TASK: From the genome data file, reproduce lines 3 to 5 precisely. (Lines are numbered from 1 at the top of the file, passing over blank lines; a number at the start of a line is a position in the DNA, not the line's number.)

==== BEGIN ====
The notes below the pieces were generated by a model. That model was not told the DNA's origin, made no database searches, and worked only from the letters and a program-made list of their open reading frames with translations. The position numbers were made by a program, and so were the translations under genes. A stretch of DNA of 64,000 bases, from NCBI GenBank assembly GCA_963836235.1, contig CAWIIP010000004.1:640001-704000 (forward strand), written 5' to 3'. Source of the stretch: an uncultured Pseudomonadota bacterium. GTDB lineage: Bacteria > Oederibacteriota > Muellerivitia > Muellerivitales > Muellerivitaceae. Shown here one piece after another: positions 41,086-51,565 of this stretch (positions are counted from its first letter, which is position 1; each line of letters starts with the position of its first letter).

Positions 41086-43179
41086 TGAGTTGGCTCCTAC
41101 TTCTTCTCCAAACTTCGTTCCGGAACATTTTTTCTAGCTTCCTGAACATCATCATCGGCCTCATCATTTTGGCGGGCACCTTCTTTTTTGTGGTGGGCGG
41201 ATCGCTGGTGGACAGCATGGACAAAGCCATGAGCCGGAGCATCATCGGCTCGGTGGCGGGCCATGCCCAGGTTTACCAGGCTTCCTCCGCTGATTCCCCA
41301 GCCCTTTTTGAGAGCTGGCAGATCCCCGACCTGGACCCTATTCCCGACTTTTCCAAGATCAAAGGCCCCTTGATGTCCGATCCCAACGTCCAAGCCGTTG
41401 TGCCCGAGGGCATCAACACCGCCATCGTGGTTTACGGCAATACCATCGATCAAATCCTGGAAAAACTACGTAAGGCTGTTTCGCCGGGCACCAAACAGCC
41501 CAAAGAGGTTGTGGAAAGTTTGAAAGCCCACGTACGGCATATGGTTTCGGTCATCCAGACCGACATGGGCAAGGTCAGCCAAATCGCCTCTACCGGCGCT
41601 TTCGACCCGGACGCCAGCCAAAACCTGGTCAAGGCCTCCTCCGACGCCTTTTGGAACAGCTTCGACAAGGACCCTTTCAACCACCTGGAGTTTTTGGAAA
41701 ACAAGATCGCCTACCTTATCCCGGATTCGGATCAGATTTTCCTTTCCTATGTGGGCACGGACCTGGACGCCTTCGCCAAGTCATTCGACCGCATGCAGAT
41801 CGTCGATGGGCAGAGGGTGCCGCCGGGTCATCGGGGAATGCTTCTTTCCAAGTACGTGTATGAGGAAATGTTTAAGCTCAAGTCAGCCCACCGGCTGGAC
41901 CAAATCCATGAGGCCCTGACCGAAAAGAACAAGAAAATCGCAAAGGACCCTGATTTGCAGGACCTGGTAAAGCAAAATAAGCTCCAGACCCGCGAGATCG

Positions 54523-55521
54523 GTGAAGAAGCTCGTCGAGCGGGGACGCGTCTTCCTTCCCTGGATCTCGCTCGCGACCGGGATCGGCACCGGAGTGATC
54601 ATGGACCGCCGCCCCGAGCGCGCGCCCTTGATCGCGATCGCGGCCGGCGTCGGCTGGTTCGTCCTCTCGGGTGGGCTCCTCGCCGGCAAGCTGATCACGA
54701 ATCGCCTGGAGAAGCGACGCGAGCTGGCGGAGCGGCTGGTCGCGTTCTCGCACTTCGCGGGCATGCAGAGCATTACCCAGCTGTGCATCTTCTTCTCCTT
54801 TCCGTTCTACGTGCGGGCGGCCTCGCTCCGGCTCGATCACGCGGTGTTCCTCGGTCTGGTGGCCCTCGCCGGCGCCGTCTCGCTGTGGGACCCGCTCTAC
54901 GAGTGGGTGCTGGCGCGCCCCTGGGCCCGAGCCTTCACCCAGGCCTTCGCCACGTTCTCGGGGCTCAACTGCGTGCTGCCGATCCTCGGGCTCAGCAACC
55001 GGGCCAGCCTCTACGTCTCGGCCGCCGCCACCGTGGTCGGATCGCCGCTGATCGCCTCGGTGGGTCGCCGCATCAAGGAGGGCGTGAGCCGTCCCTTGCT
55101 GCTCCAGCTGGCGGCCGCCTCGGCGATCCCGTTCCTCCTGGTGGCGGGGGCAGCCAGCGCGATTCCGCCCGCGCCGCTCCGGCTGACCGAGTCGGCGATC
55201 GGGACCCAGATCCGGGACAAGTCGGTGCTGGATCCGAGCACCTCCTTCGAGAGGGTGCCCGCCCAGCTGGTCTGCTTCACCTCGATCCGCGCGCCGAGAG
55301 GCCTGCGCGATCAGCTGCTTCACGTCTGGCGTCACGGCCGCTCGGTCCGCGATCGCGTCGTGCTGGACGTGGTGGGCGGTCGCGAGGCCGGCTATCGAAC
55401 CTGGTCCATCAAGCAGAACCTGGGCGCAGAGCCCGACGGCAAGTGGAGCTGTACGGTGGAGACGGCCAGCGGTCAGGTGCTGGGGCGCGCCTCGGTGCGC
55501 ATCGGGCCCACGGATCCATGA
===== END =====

41086 TGAGTTGGCTCCTAC
41101 TTCTTCTCCAAACTTCGTTCCGGAACATTTTTTCTAGCTTCCTGAACATCATCATCGGCCTCATCATTTTGGCGGGCACCTTCTTTTTTGTGGTGGGCGG
41201 ATCGCTGGTGGACAGCATGGACAAAGCCATGAGCCGGAGCATCATCGGCTCGGTGGCGGGCCATGCCCAGGTTTACCAGGCTTCCTCCGCTGATTCCCCA